Thanks for your comment Reason (I would have responded earlier but today’s been very hectic!)


  3. Foreigners think that Polish sense of humor is dour simply because they don’t get it. You had to grow up in Poland to appreciate the funny in “Sami Swoi”, for example. My foreign man just stares at me totally clueless when I ROTFLMAO when Pawlak tells Kargul to come to the fence.


  4. Somehow, British humour managed to become highly regarded abroad and popular in television and cinema. Somehow, Polish humour didn’t.

    Why is that?


  5. @Anna – right on the money! 😀 One has to understand the culture of a country to ROTFLMAO when watching its comedy shows.
    I like many of the British comedy shows. What I don’t like is some British people behaving as if they had the monopoly to shower everyone around with sarcasm, irony, mockery and the like but feeling offended when the same is done to them…

    @Kingoftheslums – I’d say we cannot really compare Poland with Britain in the area of cultural influence on the world, for obvious reasons:) Humour is part of culture and the British one much more widespread (the Commonwealth in itself is a huge chunk of the world), while the Polish culure is, so to say, more local…and can be fully appreciated by people from similar background, that is Slavs, IMHO. I am not at all surprised a foreigner wouldn’t laugh when watchin ‘Alternatywy 4’ or the mentioned ‘Sami Swoi’!
    (btw – I’m pleasantly surprised you bothered yourself reading my ‘masterpiece’, Kingoftheslums). Perhaps, I’ll be a successor of Pani Ola in a certain forum, eh? Only would I be a worthy one, that is a question?! 😉


  6. I should have mentioned that I have absolutely nothing against British humor. It’s the accent that makes me want to drip battery acid into my ears.


    • I think the worst british accents can come from American “funny” programs. They tend to think everyone has either BBC English or a cockney accent! I have never heard a Lancashire accent on an American program- or just about any realistic British accent.


  7. hahaha – yeah, this is what happens when your ears have been Americanized, Ania! 😉


  8. It’s a tragic thing when ears become americanized, really there’s no hope of recovery to a state of true appreciation of the English language.

    Sarcastic enough for ya?

    British humoUr, well what to say? In fact, I have the feeling there’s a lot of common ground between the Polish and British sense of humour, but then I have the suspicion that there’s a lot of common ground between the British and the Indonesian/Chinese/Peruvian/Igbo sense of humour. People laugh at other people who do things slightly wrong or in a slightly exaggerated way according to the rules of their culture. The humour response is a stress-relieving response. If you see somebody doing something weird you’re first response is to withdraw and anticipate conflict, if the conflict isn’t forthcoming your next response is to laugh — physiologically it relieves the ‘fight or flight’ stress. All humour is based on this. It’s a pleasurable thing to be relieved of stress, and that’s why we love comedy above all things — it’s literally a taste of good luck, the fight we were anticipating doesn’t happen. Compare the feeling of being a guest at Fawlty Towers with the feeling of watching the experience of a guest at Fawlty Towers. That’s humour.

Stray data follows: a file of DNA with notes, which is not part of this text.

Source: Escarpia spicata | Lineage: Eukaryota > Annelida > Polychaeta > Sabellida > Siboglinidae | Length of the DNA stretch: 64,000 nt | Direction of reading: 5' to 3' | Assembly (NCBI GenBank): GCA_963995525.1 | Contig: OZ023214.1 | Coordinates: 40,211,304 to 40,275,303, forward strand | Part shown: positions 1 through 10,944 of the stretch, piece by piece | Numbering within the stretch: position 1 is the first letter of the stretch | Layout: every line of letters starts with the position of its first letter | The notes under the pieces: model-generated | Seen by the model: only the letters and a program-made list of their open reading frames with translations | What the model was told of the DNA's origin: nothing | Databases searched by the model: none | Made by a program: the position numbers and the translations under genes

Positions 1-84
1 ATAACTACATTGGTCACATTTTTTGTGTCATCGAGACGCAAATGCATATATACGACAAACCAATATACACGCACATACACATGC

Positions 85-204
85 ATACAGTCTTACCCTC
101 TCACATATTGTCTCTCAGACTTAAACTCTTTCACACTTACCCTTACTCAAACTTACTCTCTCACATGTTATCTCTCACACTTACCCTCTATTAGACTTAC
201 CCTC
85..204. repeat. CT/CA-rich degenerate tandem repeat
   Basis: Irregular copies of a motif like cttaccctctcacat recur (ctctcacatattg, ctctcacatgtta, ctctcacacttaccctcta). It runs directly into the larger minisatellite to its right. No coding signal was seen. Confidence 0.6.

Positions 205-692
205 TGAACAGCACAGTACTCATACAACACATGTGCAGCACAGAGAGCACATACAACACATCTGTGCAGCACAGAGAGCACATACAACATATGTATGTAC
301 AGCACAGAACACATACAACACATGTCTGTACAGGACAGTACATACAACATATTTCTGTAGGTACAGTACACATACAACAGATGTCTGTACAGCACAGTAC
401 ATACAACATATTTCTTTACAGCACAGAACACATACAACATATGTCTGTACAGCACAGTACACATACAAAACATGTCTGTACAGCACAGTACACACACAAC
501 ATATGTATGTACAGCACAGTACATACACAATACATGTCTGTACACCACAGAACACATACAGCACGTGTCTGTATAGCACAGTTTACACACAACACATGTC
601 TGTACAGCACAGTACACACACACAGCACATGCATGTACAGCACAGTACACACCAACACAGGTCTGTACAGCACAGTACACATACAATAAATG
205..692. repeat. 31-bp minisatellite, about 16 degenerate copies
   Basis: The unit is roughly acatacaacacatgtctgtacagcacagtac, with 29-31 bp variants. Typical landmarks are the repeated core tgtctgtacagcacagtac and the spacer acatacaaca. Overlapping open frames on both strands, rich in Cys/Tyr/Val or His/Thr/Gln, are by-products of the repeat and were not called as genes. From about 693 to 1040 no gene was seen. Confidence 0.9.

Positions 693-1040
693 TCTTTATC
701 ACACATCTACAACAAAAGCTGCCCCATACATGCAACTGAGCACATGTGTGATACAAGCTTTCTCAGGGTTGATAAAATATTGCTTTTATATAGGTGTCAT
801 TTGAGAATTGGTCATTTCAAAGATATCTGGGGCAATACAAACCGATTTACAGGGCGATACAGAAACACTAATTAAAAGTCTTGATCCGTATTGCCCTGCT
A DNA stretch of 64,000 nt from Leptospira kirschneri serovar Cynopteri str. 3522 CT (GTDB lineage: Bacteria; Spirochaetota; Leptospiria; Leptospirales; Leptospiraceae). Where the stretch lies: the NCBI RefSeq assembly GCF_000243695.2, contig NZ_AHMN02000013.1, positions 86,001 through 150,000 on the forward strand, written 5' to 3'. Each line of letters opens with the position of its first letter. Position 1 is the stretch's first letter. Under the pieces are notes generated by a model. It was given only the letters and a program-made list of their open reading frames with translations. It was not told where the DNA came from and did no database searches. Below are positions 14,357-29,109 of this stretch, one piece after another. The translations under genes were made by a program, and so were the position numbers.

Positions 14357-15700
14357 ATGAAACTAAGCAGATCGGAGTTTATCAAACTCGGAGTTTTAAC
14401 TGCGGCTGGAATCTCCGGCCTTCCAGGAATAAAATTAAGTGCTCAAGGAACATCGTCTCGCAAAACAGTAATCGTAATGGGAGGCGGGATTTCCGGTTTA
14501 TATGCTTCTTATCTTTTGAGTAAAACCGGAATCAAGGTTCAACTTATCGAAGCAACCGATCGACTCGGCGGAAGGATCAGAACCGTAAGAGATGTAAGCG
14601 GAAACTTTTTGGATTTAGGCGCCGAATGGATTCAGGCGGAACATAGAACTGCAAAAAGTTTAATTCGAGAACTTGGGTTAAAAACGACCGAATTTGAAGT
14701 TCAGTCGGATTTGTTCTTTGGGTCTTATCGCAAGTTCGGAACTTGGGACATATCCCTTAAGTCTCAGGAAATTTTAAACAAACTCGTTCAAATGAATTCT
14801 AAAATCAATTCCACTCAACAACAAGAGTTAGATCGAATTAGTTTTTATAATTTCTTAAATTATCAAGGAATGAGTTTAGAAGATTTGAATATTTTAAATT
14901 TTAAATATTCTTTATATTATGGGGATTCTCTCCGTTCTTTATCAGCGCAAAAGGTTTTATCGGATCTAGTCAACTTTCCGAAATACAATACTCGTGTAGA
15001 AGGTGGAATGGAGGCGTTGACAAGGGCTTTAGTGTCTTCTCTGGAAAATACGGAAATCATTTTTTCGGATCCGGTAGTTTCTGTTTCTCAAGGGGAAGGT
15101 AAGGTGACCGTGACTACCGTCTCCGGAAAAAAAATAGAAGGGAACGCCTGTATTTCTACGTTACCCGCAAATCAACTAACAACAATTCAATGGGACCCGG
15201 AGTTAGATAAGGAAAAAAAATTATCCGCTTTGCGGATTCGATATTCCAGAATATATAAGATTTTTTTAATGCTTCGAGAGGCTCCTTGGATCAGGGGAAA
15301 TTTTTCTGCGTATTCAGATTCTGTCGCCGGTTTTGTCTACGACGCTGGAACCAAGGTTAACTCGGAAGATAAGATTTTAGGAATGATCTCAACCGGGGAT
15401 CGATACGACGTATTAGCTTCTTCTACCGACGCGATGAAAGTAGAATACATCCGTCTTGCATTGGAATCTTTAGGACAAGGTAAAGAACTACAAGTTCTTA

Well, that was an amazingly humourless comment about humour, I’ll shut up now.


  9. We have a saying that there’s always a grain of truth in humour and many people find it easier to express what they think about someone or something through humour. Would you say, Island, that Brits do just that – use sarcasm or irony to say what they think, avoiding being straightforward in this way?


  10. i live in ireland and the fact is if arent funny, you’re fucked chief…the funniest was always the most popular, even to women. so humour has always been a huge part of our lifestyle. a good sense of humour is an indication that you are larger than life, bigger than the trivialities and dilemmas that come your way. and its more spontaneous ,witty, off the cuff type of humour, narrative jokes are often the last resort of a dull shite. there is simply no topic that cant be twisted into a giggle or smart ass gag. its cultural but i have worked and been with many poles and many have said that the irish are very charming and funny, the poles often seem more frank,serious and straight about things….now that i think about it me and my mates never stop joking…


  11. British people can take whatever they give,, haven’t u seen how we’re portrayed abroad,, hugh grant films ring a bell, and numerous other sitcoms show us as indecisive, wimpy, stuck up, spoilt,… the austalians absolutely slaughter us in there newspapers mocking us in every way possible., im not offended and i dont think british people in the main would be either, unless you know the person well, whats the point of taking things to heart, we have our sarcasm just take it with a pinch of salt!


    • Well, Luke, I have had a chance to talk to some English who aren’t exactly good at aither taking any criticism connected with the UK (England, especially) nor sarcasm targetted at some national characteristics of the English. At the same time, these guys ‘specialize’ at mocking everything and everyone around… and are extremely surprised if some people do not find it that entertaining. This kind of attitude is not very uncommon here….


  12. […] The British Sense of Humour 932 views […]